pre budget expectation


Union Budget 2017: Pre-budget expectations

Survey report for individual taxation, personal finance, and corporations

Expectations from the Union Budget 2017

Pre Budget Survey Report

Pre-Budget Expectations Survey Report: Corporations

All eyes are set on the Union Budget 2017 announcement in the wake of the current economic scenario and our government’s efforts in ensuring a speedier implementation of schemes. Deloitte Touche Tohmatsu India LLP commissioned a survey aimed at understanding budget expectations of India Inc from the standpoint of taxes, regulatory policy, and key industry issues. This report aims to encapsulate key findings from this survey.

Pre-budget Expectations Survey Report: Individual taxation and personal finance

Take a quick look at the Deloitte India's Pre-Budget Expectations Survey report to know about the expectations of the general tax payers, working women, salaried employees, house owners, and others.

Corporate Social Responsibility (CSR)

The provisions of Explanation 2 to sub-section (1) to Section 37 should be amended and expenditure on CSR should be allowed as a business expense. To avoid any abuse of expenditure on CSR, necessary safeguards should be incorporated.

General Anti-Avoidance Rule (GAAR)

The Indian Tax Laws are on the verge of a mega shift to a more advanced tax system, putting the burden on taxpayers for various compliances. The provisions of GAAR may be deferred for a couple of years. In case of residents, there are ample anti-avoidance provisions in the Act. Therefore, the provisions of GAAR may be restricted only to non-resident tax payers.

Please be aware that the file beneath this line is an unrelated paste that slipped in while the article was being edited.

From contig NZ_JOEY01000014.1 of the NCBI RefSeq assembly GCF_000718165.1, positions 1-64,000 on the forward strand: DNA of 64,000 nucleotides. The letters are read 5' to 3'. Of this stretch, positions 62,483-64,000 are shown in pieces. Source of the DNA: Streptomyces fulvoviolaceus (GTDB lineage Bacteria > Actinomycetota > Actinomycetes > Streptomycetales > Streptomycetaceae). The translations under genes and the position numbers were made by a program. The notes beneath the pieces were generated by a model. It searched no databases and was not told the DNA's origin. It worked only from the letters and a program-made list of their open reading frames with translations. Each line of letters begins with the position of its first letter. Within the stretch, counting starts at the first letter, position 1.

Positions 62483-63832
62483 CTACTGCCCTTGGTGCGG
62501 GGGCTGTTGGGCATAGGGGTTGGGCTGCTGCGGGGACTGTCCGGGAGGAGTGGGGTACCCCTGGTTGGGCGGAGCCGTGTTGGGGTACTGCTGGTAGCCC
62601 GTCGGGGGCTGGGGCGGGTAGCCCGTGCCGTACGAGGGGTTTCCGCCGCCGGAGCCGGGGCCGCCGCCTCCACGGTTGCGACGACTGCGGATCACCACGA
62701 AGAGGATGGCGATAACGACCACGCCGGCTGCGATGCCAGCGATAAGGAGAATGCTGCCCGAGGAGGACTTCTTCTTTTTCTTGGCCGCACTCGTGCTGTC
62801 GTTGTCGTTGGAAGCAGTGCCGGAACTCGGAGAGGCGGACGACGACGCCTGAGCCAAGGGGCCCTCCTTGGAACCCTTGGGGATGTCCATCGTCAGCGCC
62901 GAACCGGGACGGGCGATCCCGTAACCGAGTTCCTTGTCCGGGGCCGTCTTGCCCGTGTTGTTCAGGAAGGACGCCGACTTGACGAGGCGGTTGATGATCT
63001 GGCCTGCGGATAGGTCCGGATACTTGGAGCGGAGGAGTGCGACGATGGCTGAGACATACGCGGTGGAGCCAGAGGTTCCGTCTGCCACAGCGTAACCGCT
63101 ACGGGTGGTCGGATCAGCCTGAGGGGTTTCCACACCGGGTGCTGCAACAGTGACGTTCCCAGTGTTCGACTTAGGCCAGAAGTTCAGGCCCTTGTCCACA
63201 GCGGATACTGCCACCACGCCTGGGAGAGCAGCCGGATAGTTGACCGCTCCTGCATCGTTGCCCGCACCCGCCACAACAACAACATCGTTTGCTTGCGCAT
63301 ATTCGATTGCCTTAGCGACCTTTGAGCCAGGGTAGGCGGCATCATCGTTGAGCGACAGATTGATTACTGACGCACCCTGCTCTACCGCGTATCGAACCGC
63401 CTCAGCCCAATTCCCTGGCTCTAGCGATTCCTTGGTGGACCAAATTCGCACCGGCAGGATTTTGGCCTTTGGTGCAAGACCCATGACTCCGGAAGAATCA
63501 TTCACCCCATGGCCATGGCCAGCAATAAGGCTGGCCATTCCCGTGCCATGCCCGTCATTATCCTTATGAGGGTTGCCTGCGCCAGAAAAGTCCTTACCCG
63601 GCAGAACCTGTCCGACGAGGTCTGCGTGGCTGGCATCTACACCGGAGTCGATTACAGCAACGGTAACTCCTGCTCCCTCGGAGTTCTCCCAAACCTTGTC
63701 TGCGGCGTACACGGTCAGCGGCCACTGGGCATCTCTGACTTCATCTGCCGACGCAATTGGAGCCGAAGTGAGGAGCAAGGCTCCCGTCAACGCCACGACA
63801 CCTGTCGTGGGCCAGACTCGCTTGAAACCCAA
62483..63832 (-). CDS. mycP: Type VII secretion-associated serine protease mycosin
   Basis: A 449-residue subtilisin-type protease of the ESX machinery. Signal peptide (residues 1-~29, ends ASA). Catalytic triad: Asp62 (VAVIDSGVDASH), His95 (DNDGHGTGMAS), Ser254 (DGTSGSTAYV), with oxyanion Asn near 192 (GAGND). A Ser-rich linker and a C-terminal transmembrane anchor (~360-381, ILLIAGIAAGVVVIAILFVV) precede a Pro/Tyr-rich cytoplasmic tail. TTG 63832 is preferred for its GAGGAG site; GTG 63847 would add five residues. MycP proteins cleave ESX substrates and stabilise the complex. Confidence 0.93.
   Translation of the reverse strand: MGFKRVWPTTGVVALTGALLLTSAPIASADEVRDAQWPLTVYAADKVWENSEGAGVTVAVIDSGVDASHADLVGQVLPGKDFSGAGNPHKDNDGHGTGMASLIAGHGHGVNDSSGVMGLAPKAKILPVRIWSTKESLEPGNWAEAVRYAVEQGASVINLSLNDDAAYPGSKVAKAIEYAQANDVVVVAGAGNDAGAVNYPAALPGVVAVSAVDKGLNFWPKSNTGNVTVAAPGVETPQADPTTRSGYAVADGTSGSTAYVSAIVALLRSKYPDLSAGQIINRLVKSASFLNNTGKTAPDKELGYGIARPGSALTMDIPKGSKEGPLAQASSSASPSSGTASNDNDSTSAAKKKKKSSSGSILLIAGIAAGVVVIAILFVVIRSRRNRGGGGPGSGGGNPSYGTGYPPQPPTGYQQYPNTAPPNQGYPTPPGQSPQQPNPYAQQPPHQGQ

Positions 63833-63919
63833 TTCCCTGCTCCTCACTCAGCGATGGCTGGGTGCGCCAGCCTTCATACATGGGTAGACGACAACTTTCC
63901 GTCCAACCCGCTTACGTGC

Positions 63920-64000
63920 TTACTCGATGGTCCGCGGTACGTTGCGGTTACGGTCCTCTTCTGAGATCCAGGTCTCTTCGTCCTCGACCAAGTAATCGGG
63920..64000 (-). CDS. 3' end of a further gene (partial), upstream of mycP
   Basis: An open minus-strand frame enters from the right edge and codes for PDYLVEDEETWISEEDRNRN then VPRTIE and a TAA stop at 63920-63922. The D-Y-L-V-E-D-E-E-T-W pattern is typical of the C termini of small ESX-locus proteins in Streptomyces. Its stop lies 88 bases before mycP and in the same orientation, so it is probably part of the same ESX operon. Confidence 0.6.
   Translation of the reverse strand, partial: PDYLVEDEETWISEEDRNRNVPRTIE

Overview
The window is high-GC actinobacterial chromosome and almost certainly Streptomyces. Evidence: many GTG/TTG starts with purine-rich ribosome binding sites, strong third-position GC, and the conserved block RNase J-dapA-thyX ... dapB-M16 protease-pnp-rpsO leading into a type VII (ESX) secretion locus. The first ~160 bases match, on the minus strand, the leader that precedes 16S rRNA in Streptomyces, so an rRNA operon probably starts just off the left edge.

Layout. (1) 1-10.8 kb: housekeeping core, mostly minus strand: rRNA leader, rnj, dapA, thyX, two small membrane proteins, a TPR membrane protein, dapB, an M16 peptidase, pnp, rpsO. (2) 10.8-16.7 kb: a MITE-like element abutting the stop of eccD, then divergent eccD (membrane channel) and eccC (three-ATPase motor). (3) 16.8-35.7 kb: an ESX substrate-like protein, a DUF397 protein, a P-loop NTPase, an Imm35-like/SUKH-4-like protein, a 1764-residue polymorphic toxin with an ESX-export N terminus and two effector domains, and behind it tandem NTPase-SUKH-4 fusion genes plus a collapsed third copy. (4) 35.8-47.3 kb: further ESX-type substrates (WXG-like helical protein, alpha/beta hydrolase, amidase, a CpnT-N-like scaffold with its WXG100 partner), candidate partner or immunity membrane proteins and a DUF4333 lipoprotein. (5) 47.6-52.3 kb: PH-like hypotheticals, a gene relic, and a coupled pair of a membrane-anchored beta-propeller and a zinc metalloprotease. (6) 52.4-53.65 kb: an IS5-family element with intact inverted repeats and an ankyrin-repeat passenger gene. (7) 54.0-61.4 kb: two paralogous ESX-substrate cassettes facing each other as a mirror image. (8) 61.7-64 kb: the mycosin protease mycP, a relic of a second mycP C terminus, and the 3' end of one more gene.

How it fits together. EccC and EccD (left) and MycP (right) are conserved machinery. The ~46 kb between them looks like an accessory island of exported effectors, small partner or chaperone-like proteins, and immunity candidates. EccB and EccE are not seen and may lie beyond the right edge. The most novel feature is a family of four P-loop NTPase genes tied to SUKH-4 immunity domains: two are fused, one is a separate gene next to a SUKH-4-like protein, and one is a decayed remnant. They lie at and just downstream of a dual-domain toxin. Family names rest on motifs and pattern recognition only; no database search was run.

Place of Effective Management (POEM)

Draft guidelines of POEM have been issued in December 2015, however, final guidelines have not been issued till date. Therefore, the provisions of POEM should be deferred for one more year.

Rationalization of Minimum Alternate Tax (MAT) Rates

With the phasing out of incentives and reduction of corporate tax rates, the burden of MAT should also be gradually reduced from the current levels of 18.5 percent to a rate matching the reduction of tax rates and phasing out of tax exemptions and incentives. The MAT credit is recommended to be allowed as carried forward and set-off without any time limit.

Dividend Distribution Tax

Removal of cascading in a multi-tier corporate structure and absolute removal of cascading by doing away with shareholding percentage and bringing it at par with erstwhile 80M: Bring parity between foreign dividend and domestic.

Grand-Fathering / Sunset of Exemptions / Deductions

To amend the provisions of section 80IA of the Income-Tax Act, 1961, so that the existing benefits available to various enterprise/undertakings under section 80IA of the Act is continued till 31 March 2020.

Base Erosion and Profit Split (BEPS)

Clarification on other BEPS action points to be suitably incorporated in the domestic legislation as a move toward effective BEPS project implementation.

Review of domestic Transfer Pricing (TP) provisions

To do away the applicability of Domestic TP provisions, where both the companies are taxable and consequential adjustment to be allowed in the other company.

E-commerce industry

The characterization of income is a key issue faced by the e-commerce industry, both by residents and non-resident players. The income can be characterized as business income, royalty or fees for technical services. The taxability and withholding tax provisions for each differ, more particularly for payments such as use or sale of goods (such as software, videos, electronic database), payment for use of equipment, website hosting, cloud computing, etc.